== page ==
A former homeless man has been crowned London’s top bus driver, after spending only 16 months on the job. His reputation climbed to the top because he never stops smiling—despite battling traffic gridlock every day.
Pat Lawson is over the moon about his new title. The 50-year-old says his cheerful disposition was reborn when he finally managed to land on his feet following a “dark and vicious cycle” of homelessness, crime, drug abuse, and prison time.
“My mum gave me advice and I didn’t take it,” says Lawson. “I was hot-headed in school and got expelled. I went to prison for stealing cars and met hardened criminals, ended up there again and started a dark and vicious cycle.”
The cycle escalated until the father-of-three met a defining moment 16 years ago when an unprovoked attack left him in the hospital fighting for his life and questioning his bad choices.
“I thought I was going to die and I started thinking of my children. I knew it was life or death. I kept thinking, how did I end up in this situation?” says Lawson. “And that’s when I said, I need help. I wanted to climb out of the gutter.”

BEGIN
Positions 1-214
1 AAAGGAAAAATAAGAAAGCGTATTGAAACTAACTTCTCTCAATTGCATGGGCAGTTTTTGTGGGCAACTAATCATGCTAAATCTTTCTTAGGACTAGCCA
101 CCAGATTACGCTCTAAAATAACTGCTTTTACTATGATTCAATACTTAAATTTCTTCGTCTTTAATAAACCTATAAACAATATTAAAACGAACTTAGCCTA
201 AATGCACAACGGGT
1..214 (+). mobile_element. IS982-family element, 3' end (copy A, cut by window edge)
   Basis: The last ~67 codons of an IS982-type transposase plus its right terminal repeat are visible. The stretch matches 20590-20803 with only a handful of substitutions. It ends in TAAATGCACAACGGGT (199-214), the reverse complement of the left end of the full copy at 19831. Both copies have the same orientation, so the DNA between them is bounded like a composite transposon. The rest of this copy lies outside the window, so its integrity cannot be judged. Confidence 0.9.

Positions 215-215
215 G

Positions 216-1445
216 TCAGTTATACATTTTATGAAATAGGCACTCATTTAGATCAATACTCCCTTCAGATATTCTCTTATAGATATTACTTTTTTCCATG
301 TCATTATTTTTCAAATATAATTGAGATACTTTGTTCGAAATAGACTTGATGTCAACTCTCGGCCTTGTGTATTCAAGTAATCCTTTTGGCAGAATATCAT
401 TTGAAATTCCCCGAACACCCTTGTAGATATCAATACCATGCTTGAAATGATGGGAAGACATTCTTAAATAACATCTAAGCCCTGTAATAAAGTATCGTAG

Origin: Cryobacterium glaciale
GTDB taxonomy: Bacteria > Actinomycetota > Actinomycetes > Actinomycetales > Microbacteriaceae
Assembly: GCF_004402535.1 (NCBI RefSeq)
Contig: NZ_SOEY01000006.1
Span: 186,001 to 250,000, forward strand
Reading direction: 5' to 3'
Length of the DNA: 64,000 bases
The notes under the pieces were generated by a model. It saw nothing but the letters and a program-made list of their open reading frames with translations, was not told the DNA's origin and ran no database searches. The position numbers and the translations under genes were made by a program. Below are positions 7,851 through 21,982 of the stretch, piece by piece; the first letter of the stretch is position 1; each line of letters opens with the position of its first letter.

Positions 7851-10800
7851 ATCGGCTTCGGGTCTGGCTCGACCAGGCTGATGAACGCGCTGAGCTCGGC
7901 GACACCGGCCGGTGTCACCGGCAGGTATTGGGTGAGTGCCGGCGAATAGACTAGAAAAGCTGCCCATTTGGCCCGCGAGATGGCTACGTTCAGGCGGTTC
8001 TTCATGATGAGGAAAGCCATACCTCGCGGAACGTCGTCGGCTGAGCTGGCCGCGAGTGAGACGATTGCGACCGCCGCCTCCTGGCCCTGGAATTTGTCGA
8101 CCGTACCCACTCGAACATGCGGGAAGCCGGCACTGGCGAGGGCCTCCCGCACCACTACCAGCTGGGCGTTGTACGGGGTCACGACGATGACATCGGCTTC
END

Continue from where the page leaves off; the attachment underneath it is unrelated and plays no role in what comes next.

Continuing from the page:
Lawson was given the chance to turn his life around when he crossed paths with volunteers from the Single Homeless Project (SHP). The charity retrained Pat as a bus driver, and he says that he immediately fell in love with the job.
“I’ll say good morning to every single passenger and give them a big smile,” Lawson remarked. “I was told it wouldn’t last long but passengers told me to keep on going.”
From searching London’s streets for somewhere to sleep, optimistic Pat can now be found cheerily greeting passengers on the 26 bus from Hackney Wick to Waterloo. Since starting the job in March 2017, he has won two awards and received more than 100 acknowledgments from members of the public.
In July, he won Transport for London (TfL’s) Hello London Award for Outstanding Customer Service after receiving 45 commendations from passengers. Then, in October, he scooped up the Top London Bus Driver prize at the UK Bus Awards with 66 public reviews.
Pat’s extraordinary journey doesn’t stop there, either – he is already planning to write a book about his turbulent experiences as a means of helping others who may be trapped in a “dark hole”.
“The key is having the determination to change,” added the driver. “I have been at rock bottom but it was the support from the charities … that has really helped me.”
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